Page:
The pros and cons of returning to the workplace, is it time?

The pros and cons of returning to the workplace, is it time? Listing Image

Over recent weeks we’ve received an increase in candidate registrations with many citing that they are now looking for other career options due to their employer changing working from home and hybrid arrangements to more time in the office. This shift is becoming increasingly prolific across the travel industry, but with a spike in resignations at the same time, we must ask – is this counter-productive?

A new way of working

On the 16th of March 2022, Boris Johnson announced the first lockdown of the pandemic, and the world of office work changed forever. Businesses that had previously deemed homeworking impractical, granting the privilege to only those with extenuating circumstances, found a way to make it work within 24 hours. And it did work. A 2022 study by the Office of National Statistics (ONS) found that of the 23% of businesses that intended to keep a permanent homeworking or hybrid model, 42% of those cited increased productivity as the primary reason. 

Whilst many of our lockdown habits have now ceased, the idea of remote and flexible working prevails. With employees anyway. The same study found that 82% of employees who worked from home during the pandemic planned on continuing to do so permanently. As the ONS study illustrates, employers are, overall, less keen. So, who will (and should) win this standoff?

A case for the office 

Why are many employers so insistent on a return to the workplace? There is definitely a case to be made for collaboration and teamwork. Solving a problem can take much less time when you have a willing ear sitting next to you, available for a casual discussion. Setting up a call on Teams can seem much more formal or feel intrusive on someone’s time. 

Particularly relevant to the travel industry is the argument for fostering a positive company culture and creating a sense of community within the workplace. This can be difficult to achieve when everyone is behind a screen at home. 

And, of course, from an employer’s perspective, there’s the monitoring and accountability element. Not every employee is as self-motivated and honest as the next, and hands-on management and evaluation may be required at times. 

Benefits of homeworking 

The previously mentioned ONS study found that 78% of those able to work from home over the pandemic found a better work-life balance, 52% reported that they completed their work more quickly, and 53% said that they had fewer distractions.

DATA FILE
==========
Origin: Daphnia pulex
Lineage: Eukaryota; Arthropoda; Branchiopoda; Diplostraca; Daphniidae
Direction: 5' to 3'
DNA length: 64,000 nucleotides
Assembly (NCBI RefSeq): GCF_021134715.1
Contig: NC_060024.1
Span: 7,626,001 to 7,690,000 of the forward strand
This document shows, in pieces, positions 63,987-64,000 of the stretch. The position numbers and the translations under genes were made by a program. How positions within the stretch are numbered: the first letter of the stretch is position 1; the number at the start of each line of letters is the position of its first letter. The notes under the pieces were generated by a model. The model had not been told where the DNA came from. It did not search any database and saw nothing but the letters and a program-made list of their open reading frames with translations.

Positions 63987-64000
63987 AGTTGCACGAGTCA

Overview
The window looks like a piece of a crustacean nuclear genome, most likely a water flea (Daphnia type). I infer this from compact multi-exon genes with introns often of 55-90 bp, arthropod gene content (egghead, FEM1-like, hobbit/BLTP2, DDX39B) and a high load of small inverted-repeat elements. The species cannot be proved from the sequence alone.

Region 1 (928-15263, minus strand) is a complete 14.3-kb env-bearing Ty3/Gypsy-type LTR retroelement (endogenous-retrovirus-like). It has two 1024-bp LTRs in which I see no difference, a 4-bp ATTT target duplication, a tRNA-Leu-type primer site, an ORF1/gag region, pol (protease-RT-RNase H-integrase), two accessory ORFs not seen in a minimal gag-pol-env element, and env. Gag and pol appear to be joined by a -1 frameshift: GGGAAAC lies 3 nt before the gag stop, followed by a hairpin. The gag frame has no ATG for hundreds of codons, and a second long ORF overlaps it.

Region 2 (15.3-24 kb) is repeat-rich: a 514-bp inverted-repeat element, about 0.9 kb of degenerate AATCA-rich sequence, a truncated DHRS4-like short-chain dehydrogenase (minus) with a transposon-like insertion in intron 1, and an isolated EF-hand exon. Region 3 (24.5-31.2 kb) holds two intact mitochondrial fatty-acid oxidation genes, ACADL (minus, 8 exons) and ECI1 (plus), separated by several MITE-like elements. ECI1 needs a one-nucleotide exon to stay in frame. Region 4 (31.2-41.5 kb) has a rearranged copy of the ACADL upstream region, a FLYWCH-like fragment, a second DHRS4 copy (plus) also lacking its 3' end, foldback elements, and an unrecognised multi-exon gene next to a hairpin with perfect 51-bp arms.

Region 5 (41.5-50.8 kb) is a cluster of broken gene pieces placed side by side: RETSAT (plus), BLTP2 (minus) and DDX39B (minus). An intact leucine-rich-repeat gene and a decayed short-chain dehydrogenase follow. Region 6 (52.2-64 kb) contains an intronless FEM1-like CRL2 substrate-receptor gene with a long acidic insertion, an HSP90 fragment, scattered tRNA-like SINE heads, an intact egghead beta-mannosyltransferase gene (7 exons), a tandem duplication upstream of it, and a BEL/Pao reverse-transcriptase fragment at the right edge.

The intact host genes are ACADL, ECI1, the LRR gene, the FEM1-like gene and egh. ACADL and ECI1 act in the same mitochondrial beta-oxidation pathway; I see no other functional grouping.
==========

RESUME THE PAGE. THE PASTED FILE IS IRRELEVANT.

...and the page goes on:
Many of our candidates have also told us that their mental and physical health improved as a result of ditching the commute and that their relationships with friends and family members have improved, thanks to having more downtime. Surely happier, healthier employees are a benefit to any business? 

And it’s not just employees that stand to gain from remote or hybrid working. Employers can recruit from a larger pool if they’re not just limited to those within commuting distance of the office. Also, from a bigger-picture perspective, fewer employees commuting into the office reduces greenhouse gas emissions and air pollution. 

Although team managers might get twitchy about productivity and what’s actually going on when employees are working from home, as long as the work still gets delivered to a high standard, does it really matter? Just like the days of full-time office work, if an employee is not meeting the expectations of their role, appropriate action will be taken.

The travel industry reality 

We’ve discussed the heavy candidate-driven nature of the travel jobs industry in previous blogs – on that basis, it seems highly counter-intuitive that many travel businesses are still insisting on a full-time office presence. Every candidate we speak to today is looking for at least a hybrid working situation. This would still allow businesses to cultivate that all-important company culture and allow plenty of opportunity for collaboration. 

The preferred protocol from our candidates seems to be three days at home and two days in the office. This model would suggest that hot desking would be the best setup for offices, reducing the amount of office space needed and, as a result, a reduction in overheads.  

The bottom line is, as the market stands at the moment, any travel business insisting on full-time office hours is going to struggle to recruit, even if the salary offered is competitive. And those that do offer flexible working will have their pick of candidates.

Likewise, any business increasing days in the office or implementing a change to the current hybrid arrangement will certainly notice a dip in productivity, employee satisfaction and retention. Those guilty of such moves should be prepared for employees jumping ship to businesses who embrace hybrid working, commit to it contractually and work to meet the wants and needs of the employee.

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